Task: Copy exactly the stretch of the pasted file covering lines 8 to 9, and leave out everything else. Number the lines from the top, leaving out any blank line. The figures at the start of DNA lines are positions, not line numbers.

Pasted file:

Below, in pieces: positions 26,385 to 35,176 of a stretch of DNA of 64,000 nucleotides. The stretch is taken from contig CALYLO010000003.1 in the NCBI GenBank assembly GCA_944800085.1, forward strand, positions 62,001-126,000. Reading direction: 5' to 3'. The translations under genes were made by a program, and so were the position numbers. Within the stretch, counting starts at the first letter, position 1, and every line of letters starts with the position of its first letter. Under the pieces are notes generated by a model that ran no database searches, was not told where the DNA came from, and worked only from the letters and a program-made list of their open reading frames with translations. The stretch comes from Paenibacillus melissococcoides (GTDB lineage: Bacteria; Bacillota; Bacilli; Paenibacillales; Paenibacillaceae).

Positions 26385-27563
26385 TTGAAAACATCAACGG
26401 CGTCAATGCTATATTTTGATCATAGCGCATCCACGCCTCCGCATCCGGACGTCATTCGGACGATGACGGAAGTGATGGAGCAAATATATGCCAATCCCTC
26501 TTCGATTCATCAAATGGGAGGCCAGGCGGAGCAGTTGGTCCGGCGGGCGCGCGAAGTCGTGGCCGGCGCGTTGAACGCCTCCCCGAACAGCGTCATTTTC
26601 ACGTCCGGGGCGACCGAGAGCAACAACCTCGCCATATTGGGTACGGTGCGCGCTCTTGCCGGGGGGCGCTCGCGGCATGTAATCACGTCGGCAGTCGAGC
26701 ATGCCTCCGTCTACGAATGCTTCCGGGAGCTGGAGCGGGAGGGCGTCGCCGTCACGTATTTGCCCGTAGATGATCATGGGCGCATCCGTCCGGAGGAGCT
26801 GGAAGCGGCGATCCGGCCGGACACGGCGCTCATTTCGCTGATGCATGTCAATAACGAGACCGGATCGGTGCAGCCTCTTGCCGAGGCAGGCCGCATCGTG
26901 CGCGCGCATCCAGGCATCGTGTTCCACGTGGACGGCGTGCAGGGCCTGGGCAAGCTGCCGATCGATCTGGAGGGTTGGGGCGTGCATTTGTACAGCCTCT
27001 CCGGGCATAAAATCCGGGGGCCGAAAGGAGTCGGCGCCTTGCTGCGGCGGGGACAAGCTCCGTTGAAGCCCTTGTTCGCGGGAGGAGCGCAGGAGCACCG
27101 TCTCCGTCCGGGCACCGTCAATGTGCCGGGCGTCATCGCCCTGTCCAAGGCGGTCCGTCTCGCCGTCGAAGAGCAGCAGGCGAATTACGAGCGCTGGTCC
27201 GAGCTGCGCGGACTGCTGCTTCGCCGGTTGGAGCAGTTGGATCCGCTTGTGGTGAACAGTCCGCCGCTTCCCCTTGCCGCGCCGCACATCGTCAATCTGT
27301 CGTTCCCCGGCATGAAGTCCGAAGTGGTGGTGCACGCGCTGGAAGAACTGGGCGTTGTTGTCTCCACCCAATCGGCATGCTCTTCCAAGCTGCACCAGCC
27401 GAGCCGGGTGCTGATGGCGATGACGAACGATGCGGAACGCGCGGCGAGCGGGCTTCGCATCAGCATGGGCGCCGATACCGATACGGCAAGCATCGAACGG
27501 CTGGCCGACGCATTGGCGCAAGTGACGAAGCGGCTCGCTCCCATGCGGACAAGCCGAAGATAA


26801 GGAAGCGGCGATCCGGCCGGACACGGCGCTCATTTCGCTGATGCATGTCAATAACGAGACCGGATCGGTGCAGCCTCTTGCCGAGGCAGGCCGCATCGTG
26901 CGCGCGCATCCAGGCATCGTGTTCCACGTGGACGGCGTGCAGGGCCTGGGCAAGCTGCCGATCGATCTGGAGGGTTGGGGCGTGCATTTGTACAGCCTCT